A decade-long Scripture translation project has culminated in the publication of the New Testament in the Nyakyusa language. The launch event happened in Kyela Town, Mbeya Region, Tanzania, on 11 May. Despite steady rains and localised flooding, people came from throughout the Mbeya Region and abroad for a day of celebration.
The impact of having the Scriptures in the language that speaks to you best cannot be underestimated. As Andrew Mwamatandala, Senior Translator on the Nyakyusa translation team, commented: ‘I saw pastors speaking Nyakyusa at this event. When they hear a preacher use our language, they get very happy. They long for Nyakyusa to be used again in their church services.’
This was backed up by other comments on the day, such as ‘Even our children can understand this Scripture’, ‘Now we will be able to know God better’, and ‘Your New Testament has come at the right time.’
The day’s ceremonies kicked off with a procession, with local dignitaries and other honoured guests following a woman carrying a large box of New Testaments on her head. The celebration continued in a local church for several hours, with music alternating with sermons and speeches. When the box of New Testaments was opened and one leader triumphantly held up a copy, the crowd erupted in joyful cheers and ululation.
Afterwards, many Nyakyusa language resources were available for purchase, including teaching materials, story booklets, and the printed New Testament. The first items to sell out were flash drives and memory cards containing not only the New Testament in text and audio recordings, but also the JESUS Film in Nyakyusa.
The Nyakyusa translation team is part of the Mbeya Cluster Project, a project of Wycliffe’s partner organisation SIL. The project works with over a dozen language communities in the area. Estimated at nearly one million strong, the Nyakyusa language community spreads across western Tanzania and northern Malawi.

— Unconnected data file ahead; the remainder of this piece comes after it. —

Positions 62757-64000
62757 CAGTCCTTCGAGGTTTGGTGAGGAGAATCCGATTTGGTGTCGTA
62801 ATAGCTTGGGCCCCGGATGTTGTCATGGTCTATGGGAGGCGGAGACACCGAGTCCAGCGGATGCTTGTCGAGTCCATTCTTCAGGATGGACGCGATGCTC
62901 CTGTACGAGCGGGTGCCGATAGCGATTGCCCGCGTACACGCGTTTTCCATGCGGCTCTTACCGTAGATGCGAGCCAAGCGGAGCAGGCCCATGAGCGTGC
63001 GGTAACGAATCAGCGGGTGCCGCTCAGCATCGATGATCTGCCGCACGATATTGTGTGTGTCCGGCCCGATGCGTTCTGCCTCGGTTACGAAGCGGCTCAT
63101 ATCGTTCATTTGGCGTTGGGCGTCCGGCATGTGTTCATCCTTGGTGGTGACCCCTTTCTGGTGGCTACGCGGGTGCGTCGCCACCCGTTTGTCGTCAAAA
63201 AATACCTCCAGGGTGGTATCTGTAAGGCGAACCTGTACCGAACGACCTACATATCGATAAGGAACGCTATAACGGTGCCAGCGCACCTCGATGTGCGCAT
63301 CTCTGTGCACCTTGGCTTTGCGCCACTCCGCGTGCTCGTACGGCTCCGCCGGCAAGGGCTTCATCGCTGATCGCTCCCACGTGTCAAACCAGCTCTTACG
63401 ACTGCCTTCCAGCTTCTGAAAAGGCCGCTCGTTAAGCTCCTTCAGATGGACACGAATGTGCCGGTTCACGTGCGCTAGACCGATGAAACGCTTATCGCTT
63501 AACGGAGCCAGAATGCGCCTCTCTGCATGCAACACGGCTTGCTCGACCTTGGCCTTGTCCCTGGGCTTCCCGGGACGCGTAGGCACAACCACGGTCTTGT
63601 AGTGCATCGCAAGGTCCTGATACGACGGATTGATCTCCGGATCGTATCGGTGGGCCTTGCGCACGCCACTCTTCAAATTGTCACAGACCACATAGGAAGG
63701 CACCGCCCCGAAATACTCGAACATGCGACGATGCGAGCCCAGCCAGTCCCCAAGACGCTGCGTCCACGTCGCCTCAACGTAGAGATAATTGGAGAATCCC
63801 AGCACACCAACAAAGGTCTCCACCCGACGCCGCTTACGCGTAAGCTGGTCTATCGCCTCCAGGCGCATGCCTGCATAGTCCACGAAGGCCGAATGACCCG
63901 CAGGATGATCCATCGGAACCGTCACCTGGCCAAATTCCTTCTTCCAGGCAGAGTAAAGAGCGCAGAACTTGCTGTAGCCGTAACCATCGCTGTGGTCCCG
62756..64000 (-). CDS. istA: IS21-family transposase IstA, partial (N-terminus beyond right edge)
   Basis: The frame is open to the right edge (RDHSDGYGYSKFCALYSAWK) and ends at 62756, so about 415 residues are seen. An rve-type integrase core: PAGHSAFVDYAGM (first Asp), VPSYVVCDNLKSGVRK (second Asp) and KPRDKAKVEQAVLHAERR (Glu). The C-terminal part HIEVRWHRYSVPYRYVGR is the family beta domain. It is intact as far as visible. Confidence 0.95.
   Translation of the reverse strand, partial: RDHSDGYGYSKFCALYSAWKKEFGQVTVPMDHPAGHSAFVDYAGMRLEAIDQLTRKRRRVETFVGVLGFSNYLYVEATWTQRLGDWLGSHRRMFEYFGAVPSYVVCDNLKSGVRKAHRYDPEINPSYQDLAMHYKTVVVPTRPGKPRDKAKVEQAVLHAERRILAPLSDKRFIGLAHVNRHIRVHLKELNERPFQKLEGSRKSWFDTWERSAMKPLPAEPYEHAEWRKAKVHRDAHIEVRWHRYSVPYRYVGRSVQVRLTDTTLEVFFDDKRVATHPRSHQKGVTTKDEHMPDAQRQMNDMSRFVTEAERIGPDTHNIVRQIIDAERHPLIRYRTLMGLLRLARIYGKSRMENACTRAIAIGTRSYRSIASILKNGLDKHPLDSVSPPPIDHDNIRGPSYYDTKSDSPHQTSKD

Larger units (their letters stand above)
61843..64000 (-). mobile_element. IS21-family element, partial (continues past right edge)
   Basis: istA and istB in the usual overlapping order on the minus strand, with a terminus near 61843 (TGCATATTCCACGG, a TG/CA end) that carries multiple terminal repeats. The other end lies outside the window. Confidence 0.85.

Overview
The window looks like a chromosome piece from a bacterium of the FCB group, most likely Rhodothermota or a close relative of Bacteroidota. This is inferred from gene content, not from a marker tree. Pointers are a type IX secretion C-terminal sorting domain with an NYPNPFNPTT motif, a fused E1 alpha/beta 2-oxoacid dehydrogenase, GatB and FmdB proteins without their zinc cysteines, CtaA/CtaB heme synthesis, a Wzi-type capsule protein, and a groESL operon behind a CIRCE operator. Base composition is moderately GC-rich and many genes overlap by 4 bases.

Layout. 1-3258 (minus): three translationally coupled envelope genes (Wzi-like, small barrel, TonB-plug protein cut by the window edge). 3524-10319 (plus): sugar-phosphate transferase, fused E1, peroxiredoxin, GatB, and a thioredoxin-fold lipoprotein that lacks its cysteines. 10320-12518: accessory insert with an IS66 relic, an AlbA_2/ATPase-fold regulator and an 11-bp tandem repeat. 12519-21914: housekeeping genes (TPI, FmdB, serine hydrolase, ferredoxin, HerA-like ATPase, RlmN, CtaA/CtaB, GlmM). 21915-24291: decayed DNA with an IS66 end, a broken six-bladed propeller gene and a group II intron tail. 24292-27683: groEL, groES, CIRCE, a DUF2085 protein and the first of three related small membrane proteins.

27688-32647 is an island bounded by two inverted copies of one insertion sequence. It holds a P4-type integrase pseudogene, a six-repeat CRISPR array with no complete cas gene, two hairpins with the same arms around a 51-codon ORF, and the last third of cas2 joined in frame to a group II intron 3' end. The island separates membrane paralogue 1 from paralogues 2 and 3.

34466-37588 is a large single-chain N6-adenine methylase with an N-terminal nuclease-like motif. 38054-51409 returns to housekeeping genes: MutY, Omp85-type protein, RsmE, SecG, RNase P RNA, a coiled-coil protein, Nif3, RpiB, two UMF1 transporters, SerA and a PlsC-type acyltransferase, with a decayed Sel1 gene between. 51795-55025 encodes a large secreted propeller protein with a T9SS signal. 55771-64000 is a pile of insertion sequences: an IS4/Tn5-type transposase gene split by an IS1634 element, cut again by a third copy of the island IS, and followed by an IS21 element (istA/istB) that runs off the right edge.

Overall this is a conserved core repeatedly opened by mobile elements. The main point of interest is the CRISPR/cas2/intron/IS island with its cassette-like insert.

While ten years to translate a New Testament may seem a long time, in fact it’s been relatively quick. ‘The Nyakyusa translation was the last team to begin in the Mbeya Cluster Project,’ says Pastor Edwin Kanyiki, one of the two Nyakyusa translators. ‘But we worked hard and long, sometimes even at night. Now we are the first team in Mbeya to finish the New Testament!’
The translation process has had benefits, even before the final publication. Kanyiki recalls: ‘I knew nothing about translation when I began. It was even a big challenge for me just to learn to use the computer and other tools, because I did not get that in school. But since then, my translation work has helped me more and more, to preach and teach in my church.’
‘One of the translators told me about experiencing God in his work,’ says Ahimidiwe Mahali, the team’s Translation Coordinator. ‘Whether we get the New Testament or not, he told me, we have been getting the message. Understanding the Scriptures, as they translate verse by verse, is helping them serve in their community.’
Notes to editors:
1. For further information, call Jeremy Weightman on the Wycliffe Communications Team on 0300 303 1111.
2. Wycliffe Bible Translators seeks to enable all peoples to engage with the Bible in a language that speaks to them best. It does this through a range of activities, including Bible translation, literacy and Scripture use initiatives. Currently, Wycliffe has 363 people from the UK and Ireland serving 486 million people who speak 368 languages in 71 countries. Of the 7,000 languages spoken worldwide today, only about 700 have the Bible. Around 1.5 billion people (one in every five people) do not have the Bible in their language. As a result, translation of the Bible into people’s languages is one of the critical needs in world mission, to enable the growth of evangelism and discipleship ministries.
3.Images. You can download the following images to accompany the press release, by clicking on the ‘Image’ link: